28 December 2007

The Irony of the Sublime

On my run this morning, I listened to the second movement of Beethoven’s Seventh Symphony four times. It is a sublime creation. And what that means for me is that it inspires in me an emotional response that is inexpressible and therefore, even unintelligible. I can experience the sublime but I cannot describe it. The idea of the sublime reminds me of Heinlein’s Stranger in a Strange Land. To understand completely is there referred to as to grok. There was no word in the English language, I suppose, for the concept for which Heinlein grasped, and so he invented one. The word has since passed out of currency, but some of us still recall its usefulness.

I studied the sublime as an undergraduate English major when it was associated with Byron’s Manfred, and most recently, the sublime came up in conversation with Anna Rose, who asked what the sublime meant. Maybe Hannah Montana used the word. I told her that the sublime was something which occurred which was inexpressible. She asked if the holocaust was sublime. It was a great question, I think.

I think the sublime raises our lives to a level of some exaltation and glory. Inexpressible as the holocaust is, thoughts of it only drag me through the muck and the grime. Now, the response of say, the fighters in the Warsaw Ghetto, the courage with which they fought the Nazis, that is an example of the sublime.

Beethoven’s seventh is a sublime experience for me, and I can define to what I respond—musical tensions resolving into triumph, the flutes and piccolos flying above the basses—but I cannot define the emotion itself. Words would only reduce the sublime to the mundane.

I ran well this morning.

13 December 2007

The Shortest Day

Freud might say that I really did want to lose those two scarves. He might offer various reasons: one, I was terrified of using them to hang myself; two, I was afraid that I would, like Isadora Duncan, be decapitated when my trailing scarf got caught by a vehicle traveling in the opposite direction; or three, that the scarf reminded me of my mother’s brassiere which I saw hanging on the line out back when I was seven. Oh, well. Regardless, I’ve lost both scarves I purchased this almost winter—it’s not even winter yet!—and my neck is again exposed to the elements. And isn’t that a prescient statement?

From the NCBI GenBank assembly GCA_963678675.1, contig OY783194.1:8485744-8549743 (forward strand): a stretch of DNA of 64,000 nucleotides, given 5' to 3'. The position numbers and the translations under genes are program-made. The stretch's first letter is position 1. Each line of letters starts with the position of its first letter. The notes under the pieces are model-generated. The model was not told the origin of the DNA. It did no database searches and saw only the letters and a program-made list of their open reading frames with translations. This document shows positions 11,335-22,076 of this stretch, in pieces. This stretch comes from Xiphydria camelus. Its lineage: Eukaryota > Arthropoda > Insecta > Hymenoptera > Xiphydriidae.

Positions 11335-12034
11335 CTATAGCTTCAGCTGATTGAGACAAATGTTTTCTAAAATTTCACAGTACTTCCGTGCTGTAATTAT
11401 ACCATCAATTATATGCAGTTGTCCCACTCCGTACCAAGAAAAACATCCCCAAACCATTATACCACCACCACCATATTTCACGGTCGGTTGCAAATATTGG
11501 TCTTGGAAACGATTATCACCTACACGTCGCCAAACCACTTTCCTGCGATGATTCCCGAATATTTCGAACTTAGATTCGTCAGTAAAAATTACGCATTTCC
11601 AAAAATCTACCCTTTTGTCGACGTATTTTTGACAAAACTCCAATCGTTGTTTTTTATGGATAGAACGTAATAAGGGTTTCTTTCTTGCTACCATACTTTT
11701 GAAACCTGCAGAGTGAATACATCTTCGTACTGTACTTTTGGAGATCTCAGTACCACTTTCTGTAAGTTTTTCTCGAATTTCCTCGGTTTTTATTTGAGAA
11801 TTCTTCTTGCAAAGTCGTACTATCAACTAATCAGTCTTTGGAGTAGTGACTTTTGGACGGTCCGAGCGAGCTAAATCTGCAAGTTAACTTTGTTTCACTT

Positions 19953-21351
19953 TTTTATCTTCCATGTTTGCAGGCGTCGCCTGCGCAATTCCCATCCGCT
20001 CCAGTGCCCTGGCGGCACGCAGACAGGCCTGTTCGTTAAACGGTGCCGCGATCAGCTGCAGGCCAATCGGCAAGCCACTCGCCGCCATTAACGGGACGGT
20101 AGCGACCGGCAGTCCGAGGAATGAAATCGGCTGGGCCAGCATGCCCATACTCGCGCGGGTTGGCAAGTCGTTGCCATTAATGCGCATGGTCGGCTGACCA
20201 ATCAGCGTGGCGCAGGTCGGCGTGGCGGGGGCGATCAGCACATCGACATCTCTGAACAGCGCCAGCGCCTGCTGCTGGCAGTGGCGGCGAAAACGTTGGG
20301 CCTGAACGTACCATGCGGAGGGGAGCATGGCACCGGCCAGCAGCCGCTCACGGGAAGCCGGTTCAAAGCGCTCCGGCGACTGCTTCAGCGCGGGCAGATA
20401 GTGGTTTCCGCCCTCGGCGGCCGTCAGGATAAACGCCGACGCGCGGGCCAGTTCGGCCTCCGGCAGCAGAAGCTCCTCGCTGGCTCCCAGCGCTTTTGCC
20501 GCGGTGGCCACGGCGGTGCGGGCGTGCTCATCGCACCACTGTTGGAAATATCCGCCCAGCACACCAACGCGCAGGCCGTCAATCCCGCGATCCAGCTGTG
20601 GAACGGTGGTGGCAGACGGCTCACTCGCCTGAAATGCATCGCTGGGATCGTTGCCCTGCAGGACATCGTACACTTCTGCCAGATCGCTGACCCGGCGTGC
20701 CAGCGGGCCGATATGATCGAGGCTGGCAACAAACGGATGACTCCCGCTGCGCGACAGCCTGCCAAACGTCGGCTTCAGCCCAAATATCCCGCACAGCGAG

Daisy Fay Buchanan complains that she always waits for the longest day of the year and then misses it. What she misses, of course, is day on which the most can be accomplished/appreciated because this day possesses the most hours of light. From that moment on, the days grow shorter and symbolically, opportunity less available. As the daylight lessens, so does our hope.

But during next week occurs the shortest day of the year—the winter solstice—and from that moment on, the potential for vision daily increases. Each day there is more sunlight than the day before, and more opportunity for sight!! I wonder if Daisy Fay would bemoan missing the shortest day of the year? Who does await the shortest day of the year?

03 December 2007

1 December

For December the snow is normal, but for the past few years I have been lulled by the warmth of this month and the absence of snowfall. This weekend’s storm draws me up too sharply. Winter’s reality becomes inescapable as snow covers the ground deep enough to assert that it intends to remain until April. This is it: no more running on the trail, no more expansive green lawns, no more Crocs on my feet with their too many holes into which cold air blows and wet snow oozes. I purchased a new pair of fleece-lined Merrells to protect my feet as I sludge out to Walden.

And my car, my lovely black Prius which not a month ago was rolling about sparkling clean at 49 miles per gallon, is now perpetually dirty inside and out, and daily loses efficiency in the cold. And there remains still three weeks until winter’s official advent.